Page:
Finding the frontline: why I quit my job to volunteer

Guest blog from Emily Gorton – Volunteer Project Evaluator who is currently completing the Field Evaluation programme in Mexico, Guatemala and Haiti

Just over two months ago you would probably have found me at my desk in Farringdon, staring blankly out the window into the seamless London crowds below. I had an excellent view of the Goldman Sachs offices opposite, and some considerable part of my day would be taken up imagining its inner workings, or watching its employees shout into their phones between cigarette drags on the pavement outside. 

Today I stared out of a very different kind of window, on to the school courtyard of the charity in Guatemala I’m visiting as part of my new summer job. We’re halfway through a maths class, working out the square root of a series of five digit numbers. After the lesson, children surround me, passing my camera between them, taking photographs and laughing uproariously at the results. 

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CEIPA works with child and adolescent street labourers in the city of Quetzaltenango, supporting their education and teaching vocational skills where the state have failed to do so. They also inspire children to political activism and encourage them to fight for their rights. It’s extremely moving and inspiring, and I’m beyond delighted for the change of scenery.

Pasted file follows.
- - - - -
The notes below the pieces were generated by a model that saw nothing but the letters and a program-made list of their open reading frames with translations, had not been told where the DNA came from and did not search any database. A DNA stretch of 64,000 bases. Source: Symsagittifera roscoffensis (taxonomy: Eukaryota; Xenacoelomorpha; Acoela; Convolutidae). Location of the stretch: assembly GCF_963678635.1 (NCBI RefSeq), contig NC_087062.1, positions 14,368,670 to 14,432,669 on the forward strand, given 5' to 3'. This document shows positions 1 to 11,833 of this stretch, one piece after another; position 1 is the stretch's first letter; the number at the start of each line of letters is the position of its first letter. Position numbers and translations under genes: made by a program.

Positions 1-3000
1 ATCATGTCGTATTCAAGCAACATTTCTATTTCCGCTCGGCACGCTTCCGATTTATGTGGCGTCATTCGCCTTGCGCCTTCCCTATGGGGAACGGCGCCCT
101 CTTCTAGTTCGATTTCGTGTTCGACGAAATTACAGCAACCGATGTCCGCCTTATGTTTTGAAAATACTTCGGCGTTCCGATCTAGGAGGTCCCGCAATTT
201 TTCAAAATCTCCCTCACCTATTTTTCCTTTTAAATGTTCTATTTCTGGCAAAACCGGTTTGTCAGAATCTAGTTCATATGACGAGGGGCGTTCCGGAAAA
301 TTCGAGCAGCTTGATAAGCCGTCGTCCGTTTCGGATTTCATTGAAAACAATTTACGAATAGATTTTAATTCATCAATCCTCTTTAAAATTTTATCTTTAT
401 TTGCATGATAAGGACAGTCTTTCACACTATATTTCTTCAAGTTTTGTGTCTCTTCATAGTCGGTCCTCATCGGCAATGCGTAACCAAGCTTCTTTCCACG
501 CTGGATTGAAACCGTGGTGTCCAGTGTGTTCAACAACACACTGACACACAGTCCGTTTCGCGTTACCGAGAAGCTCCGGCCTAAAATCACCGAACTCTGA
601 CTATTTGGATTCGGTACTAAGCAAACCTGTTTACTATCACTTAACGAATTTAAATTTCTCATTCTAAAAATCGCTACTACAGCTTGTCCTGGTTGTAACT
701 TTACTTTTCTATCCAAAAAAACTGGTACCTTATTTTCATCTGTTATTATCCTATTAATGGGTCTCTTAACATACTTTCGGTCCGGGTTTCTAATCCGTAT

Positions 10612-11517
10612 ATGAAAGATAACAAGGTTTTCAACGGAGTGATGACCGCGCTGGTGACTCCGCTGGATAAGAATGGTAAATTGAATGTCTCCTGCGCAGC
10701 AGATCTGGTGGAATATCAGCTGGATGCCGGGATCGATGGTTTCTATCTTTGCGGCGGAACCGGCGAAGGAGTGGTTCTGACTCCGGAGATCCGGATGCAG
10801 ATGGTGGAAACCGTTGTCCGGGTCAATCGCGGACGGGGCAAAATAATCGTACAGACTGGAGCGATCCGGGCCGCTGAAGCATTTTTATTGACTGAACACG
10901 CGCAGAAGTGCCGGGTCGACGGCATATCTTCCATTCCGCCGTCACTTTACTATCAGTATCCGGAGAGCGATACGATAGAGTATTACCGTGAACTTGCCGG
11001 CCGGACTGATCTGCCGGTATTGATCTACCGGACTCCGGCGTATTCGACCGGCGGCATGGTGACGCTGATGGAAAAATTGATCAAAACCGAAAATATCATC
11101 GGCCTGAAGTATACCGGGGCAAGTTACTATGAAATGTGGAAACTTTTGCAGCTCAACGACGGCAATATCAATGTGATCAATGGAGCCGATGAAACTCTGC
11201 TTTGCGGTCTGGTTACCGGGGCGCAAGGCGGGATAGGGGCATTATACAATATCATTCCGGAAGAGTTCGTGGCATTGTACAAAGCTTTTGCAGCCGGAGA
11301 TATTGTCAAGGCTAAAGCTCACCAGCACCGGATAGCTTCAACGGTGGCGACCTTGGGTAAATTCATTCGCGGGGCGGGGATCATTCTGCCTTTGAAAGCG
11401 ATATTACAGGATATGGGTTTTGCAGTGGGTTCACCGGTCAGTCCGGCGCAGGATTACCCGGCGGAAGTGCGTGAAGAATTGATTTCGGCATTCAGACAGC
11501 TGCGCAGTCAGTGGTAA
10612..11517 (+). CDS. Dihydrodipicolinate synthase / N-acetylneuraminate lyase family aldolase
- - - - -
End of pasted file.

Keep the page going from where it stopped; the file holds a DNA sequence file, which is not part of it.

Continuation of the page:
I never hated my job. It was pretty great actually – I used to work in the communications team for an umbrella group supporting charities and their donors in the UK. I was definitely better off than actually being in Goldman Sachs. 

One of my campaigns there stopped a damaging law being passed, saving charities £300m. Another helped donations across the country rise 10% on all VISA cards – in one day. But what I always struggled with was feeling at such a distance from the impact I was creating. 

There was the distance of being a service-providing support body without any beneficiaries; charity always on our lips, but as a general notion, not the nitty gritty of handing a child a piece of bread. Then there’s the geographical distance most UK-based charity workers in the international development sector face on a daily basis.

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Young people at Fundacion Processo in Mexico

Global Giving UK’s Field Evaluation Programme has allowed me to finally get right up close to the action – that is, to meet passionate people running grassroots projects on the ground in developing countries. This for me has meant the chance to spend time with incredible organisations in Mexico, Guatemala and Haiti – but evaluators like me are currently in many different countries around the world, from the Philippines to Zambia.

Not only do I hope the experience will help me move towards a career path focused more on international development, but also to build a deeper knowledge of how charities are run from both ends of the spectrum – from my desk looking out on to a busy London street to the maths teacher giving up his mornings to give Guatemalan child street labourers the right to a normal education.

If you want to find out more about the Field Evaluation Programme you can here

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